Badlands is also significant as the film that put both Sheen and Spacek firmly on the map, marking the start of two distinguished careers, and deservedly so. Sheen is effortlessly cool in the role, but also chillingly effective during the sporadic violence, for which Kit resolutely shows no remorse and even seems to later revel in his notoriety. Spacek is ostensibly playing a similar character to the one she would famously portray three years later in Carrie, that of an alienated young girl who doesn’t bond with her single parent and finds it difficult to fit in with the wider society. They are in fact very different onscreen, with Carrie White infinitely more expressive than the blank Holly, demonstrating Spacek’s considerable versatility. Badlands could have been just like countless other movies about runaway lovers who embark on a murderous spree - Bonnie and Clyde (1967) is an obvious comparison, but it still stands boldly head and shoulders above most of the rest as a landmark film.

The Disc

This release forms part of the Premium Collection, sold exclusively through HMV. There are now over 50 films in the collection, predominately culled from the back catalogue of Warner Bros., plus a handful of titles from Sony and Paramount. Many of these films are making their debut on BD in the UK, and it’s worth looking out for alternate versions of cult favourites – particularly an extended cut of Kubrick’s The Shining. Each release comes with the film on both DVD and Blu-ray, together with a handy download option via the ultraviolet website. All titles come with a sturdy slipcase and include either four glossy art cards or a collector’s booklet - Badlands comes with the former.

Badlands was licensed to Criterion in the US, who carried out a 4K restoration for their region “A” locked 2013 Blu-ray release, though it’s uncertain whether Warner’s UK edition has come from the same source. Nonetheless it’s a gorgeous transfer with vibrant colours and plenty of detail. The 1080p presentation preserves the original 1:85 ratio and is free from any signs of damage. Having viewed it on various home formats over the years, I can confirm that this is the best it has looked in the UK, further accentuating those striking visuals - credited to three cinematographers including Tak Fujimoto.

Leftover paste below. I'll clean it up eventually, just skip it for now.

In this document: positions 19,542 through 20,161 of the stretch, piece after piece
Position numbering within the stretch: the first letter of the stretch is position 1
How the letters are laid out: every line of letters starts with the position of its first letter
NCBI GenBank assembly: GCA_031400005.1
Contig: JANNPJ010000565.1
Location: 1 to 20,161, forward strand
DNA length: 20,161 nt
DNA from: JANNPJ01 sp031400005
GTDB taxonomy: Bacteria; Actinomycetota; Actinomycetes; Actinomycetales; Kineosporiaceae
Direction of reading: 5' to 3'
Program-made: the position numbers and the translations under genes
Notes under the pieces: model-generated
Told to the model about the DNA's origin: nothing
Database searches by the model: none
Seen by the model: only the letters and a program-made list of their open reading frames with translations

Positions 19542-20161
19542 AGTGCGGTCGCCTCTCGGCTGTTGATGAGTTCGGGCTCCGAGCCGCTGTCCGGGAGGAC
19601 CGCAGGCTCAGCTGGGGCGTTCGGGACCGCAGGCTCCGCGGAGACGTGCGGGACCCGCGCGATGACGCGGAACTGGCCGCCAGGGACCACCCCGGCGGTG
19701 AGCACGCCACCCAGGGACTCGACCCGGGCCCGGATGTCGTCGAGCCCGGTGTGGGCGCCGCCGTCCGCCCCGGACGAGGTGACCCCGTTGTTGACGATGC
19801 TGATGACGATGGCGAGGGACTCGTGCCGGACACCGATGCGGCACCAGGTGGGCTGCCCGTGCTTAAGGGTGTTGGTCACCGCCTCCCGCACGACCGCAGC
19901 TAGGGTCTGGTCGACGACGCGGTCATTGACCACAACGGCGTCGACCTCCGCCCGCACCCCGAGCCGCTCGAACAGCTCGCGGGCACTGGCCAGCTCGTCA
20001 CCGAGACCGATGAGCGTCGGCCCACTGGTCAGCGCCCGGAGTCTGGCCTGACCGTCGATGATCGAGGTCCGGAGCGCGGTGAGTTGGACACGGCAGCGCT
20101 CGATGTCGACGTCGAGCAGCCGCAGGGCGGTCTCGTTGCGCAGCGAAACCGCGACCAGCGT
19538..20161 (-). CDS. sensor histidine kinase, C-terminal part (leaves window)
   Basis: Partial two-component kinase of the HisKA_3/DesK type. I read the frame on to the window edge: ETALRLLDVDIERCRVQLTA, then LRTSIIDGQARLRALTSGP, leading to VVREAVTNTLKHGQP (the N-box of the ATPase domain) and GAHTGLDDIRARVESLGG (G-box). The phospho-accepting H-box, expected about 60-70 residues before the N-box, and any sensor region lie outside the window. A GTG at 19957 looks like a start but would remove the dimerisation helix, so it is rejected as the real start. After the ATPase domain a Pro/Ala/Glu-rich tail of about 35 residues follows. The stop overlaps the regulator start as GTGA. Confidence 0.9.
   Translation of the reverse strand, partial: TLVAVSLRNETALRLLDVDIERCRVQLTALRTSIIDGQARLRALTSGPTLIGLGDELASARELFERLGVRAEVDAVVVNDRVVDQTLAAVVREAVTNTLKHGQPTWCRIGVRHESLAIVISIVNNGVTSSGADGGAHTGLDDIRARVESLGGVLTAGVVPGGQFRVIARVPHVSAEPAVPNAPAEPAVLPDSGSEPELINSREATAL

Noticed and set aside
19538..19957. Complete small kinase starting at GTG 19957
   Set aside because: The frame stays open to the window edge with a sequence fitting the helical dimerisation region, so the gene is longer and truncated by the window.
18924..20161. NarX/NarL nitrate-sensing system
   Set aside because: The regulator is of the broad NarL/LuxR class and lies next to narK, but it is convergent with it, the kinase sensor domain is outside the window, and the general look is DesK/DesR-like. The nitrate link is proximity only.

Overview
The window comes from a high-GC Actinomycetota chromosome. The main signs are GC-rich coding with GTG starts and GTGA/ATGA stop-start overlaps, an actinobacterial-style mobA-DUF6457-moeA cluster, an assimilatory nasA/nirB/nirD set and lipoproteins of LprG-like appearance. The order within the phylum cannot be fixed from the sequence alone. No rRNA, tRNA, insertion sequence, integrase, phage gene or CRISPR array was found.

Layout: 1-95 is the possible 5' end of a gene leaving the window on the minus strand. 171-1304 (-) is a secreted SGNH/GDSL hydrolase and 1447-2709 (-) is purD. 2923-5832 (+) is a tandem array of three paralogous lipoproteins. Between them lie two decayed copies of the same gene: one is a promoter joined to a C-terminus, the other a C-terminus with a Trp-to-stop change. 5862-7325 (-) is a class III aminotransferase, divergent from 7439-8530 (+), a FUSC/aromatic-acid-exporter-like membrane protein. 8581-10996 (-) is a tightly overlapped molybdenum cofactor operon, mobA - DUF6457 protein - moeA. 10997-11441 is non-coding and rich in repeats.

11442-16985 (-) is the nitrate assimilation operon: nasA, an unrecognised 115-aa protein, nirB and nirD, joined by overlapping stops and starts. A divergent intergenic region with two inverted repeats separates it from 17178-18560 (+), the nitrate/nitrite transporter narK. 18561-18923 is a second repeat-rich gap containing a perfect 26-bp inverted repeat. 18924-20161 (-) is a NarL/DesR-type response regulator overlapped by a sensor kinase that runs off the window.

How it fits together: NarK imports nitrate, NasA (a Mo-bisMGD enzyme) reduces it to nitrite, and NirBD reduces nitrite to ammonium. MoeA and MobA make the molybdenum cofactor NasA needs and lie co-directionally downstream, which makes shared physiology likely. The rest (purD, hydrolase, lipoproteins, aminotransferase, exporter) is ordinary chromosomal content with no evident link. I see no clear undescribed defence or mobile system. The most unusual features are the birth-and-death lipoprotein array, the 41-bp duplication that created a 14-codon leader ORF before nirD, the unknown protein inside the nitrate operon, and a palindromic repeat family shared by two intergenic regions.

The audio options available include the original English mono track, a 5.1 mix and various other language variants. Dialogue is well-defined throughout and there are no discernible imperfections with the soundtrack, and subtitles are available in English and seven other languages


Bonus material provided across the Premium Collection has been quite erratic - some releases are chock-full with extras (A Clockwork Orange comes with a third disc to accommodate them), while others have been somewhat lacklustre. Badlands is mediocre in this respect, with only a single featurette.

An Absence of Malick (24 mins) - Produced by Blue Underground in 2002 for an earlier DVD release, this includes interviews with stars Sheen and Spacek, plus film editor Billy Webber - naturally there is no input from the famously private Malick. The featurette has just enough nuggets of trivia to make it worthwhile, though I did long for the more recent documentary that comes with Criterion’s edition in the US.

Badlands is available now on Blu-ray from HMV as part of the Premium Collection, or on DVD from all other retailers.

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Perfectly cast and beautifully shot, Terrence Malick's dazzling debut remains a landmark film of the seventies - and looks fabulous on this new Blu-ray.


out of 10